Lehrhaus Judaica will present Zakheim: The Art of Prophetic Justice at the Jazz Heritage Center in San Francisco this fall. A photographic history of Bernard Zakheim’s life and work will be showcased in the Koret Heritage Lobby from October 17-December 30, and approximately 40 original Zakheim paintings will be displayed in the Lush Life Gallery from October 17-November 30.
A public opening event is scheduled for Wednesday, October 20, at 7 p.m. at the Jazz Heritage Center (1320/1330 Fillmore Street). Following a reception, award-winning historian Fred Rosenbaum will speak about Zakheim at 8 p.m. Admission to the exhibition is free every day, including the public opening event.
The exhibition is made possible by a lead grant from the Koret Foundation, the Laszlo N. Tauber Family Foundation, the Fleishhacker Foundation, and Fred Levin & Nancy Livingston, The Shenson Foundation. The Magnes Collection of Jewish Art and Life, The Bancroft Library, UC Berkeley, collaborated on the exhibition.
Although he is little known today, Bernard Baruch Zakheim (1896-1985) was one of the leading artists in California in the middle decades of the 20th century. Born and raised in a Hasidic family in Warsaw, Poland, he immigrated to San Francisco in 1920 and except for lengthy periods of study in Paris and Mexico City, he resided in the Bay Area until his death.
“My father’s work speaks to humanity; it speaks of humanity,” said Nathan Zakheim. “As a diarist, he recorded the Holocaust in vivid paintings from afar. He recorded the horror of man’s inhumanity to man, but then, from the depths of personal pain, the pain of losing his whole extended family in the Warsaw Ghetto, he emerged with lush green grasses, and scorched dead trees blooming with fresh red flowers. From those dark days onward, his art brimmed over with golden waves of the resurgence of life, of darkness giving way to light. In today’s troubled world, his work has taken on a new light.”
Reproductions of Zakheim’s main works may be viewed at www.bernardzakheim.com.
Zakheim, an associate of Diego Rivera, won fame primarily as a muralist. His Jewish Wedding, commissioned for the new San Francisco Jewish Community Center in 1933 (and removed, restored, and reinstalled when that institution demolished its building and erected a new facility in 2004) is considered one of the most notable works of art in any Jewish building on the West Coast.
In 1934, he oversaw the entire Coit Tower mural program, the largest publicly funded art program in the country, and his own work, Library, ignited much controversy because it starkly reflected the class conflict during the Depression. At the end of the 1930s, he painted the monumental 12-panel fresco, The Story of California Medicine, which hangs in the amphitheater of Toland Hall on the campus of the UCSF Medical Center.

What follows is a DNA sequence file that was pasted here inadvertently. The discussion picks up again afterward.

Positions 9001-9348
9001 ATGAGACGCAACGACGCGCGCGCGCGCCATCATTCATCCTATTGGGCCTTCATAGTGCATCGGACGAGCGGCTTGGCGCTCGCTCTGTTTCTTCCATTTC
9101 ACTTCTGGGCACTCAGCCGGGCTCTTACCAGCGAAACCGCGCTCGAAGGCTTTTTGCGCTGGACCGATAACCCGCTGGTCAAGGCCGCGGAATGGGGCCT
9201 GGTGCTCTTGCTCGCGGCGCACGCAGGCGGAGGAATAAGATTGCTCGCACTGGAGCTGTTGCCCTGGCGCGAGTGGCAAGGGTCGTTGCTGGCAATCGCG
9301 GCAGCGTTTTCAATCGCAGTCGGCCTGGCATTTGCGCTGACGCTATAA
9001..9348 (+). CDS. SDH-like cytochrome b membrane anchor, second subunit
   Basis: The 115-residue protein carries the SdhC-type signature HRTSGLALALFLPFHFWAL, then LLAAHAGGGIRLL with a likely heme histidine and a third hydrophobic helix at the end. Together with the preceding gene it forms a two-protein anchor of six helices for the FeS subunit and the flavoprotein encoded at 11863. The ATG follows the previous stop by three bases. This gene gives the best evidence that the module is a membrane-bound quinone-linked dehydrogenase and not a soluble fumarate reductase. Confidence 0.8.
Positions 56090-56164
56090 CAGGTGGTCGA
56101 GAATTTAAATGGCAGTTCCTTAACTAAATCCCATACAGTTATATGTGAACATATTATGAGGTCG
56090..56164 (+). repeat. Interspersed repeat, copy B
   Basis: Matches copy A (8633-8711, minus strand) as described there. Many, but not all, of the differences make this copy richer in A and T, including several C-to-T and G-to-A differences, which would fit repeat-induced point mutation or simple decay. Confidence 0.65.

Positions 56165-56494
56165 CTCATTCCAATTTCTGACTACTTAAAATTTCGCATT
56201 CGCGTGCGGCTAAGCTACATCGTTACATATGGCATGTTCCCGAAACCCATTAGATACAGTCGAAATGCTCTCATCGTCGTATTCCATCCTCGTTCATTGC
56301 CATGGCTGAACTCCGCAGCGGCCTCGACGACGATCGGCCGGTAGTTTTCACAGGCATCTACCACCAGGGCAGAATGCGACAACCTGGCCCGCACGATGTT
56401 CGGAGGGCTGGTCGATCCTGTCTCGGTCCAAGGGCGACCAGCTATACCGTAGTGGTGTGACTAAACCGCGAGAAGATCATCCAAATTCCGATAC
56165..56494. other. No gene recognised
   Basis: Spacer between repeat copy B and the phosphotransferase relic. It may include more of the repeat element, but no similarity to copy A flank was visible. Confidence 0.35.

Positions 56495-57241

In addition, Zakheim produced a large oeuvre of watercolors, oils, other works on paper, and sculpture. He was one of the first American artists to depict the Holocaust, and his huge wooden sculpture Genocide (initially displayed at the Magnes Museum and since 1969 in Mount Sinai Memorial Park in Los Angeles) was among the earliest Shoah monuments in the United States. He traveled to Israel in 1970 and portrayed the achievements of Zionism. He also painted a series of vivid scenes showing the Jewish contribution to the American Revolution.
The Zakheim exhibition is a follow-up to the highly successful Jews of the Fillmore exhibit presented by Lehrhaus Judaica and the Magnes Museum in the fall of 2009. Zakheim lived and taught in the Fillmore District, a predominantly Jewish neighborhood in the 1920s and 1930s, during the interwar period before moving to Sebastopol where he set up his studio in an apple orchard. Rosenbaum’s recently published cultural and social history of Bay Area Jewry, Cosmopolitans (UC Press, 2009), includes a five-page section on Zakheim in the context of his times.
“In the 1930s, Zakheim was one of the foremost Jewish artists in the country,” said Rosenbaum, the 2010 Cowan Award recipient. “He was also among the most controversial. The Jewish symbols of his youth in Warsaw, the narrative fresco techniques he studied in Mexico City, and the postimpressionism he absorbed in Paris, all served his artistic plea for human dignity. “
Other than the murals, the majority of Zakheim’s work is in the possession of his son, Nathan Zakheim of Los Angeles. The family also has an invaluable photo collection dating from the artist’s birth to his death at the age of 89, as well as an extensive archive of his personal correspondence and other papers. The Zakheim family and its exclusive representative for Bernard Zakheim’s art, Albert Neiman, have pledged full cooperation for this project.
In addition to the public opening lecture by Rosenbaum, there will be three additional Zakheim presentations in San Francisco. Rosenbaum will participate in the Contemporary Jewish Museum’s panel on the Works Progress Administration murals on Thursday, October 21, at 7 p.m. Contemporary art specialist Susanne Strimling will speak about Zakheim on Tuesday, October 5, at 7 p.m. at Congregation Sherith Israel and on Sunday, November 14, at 11 a.m. at the Jazz Heritage Center.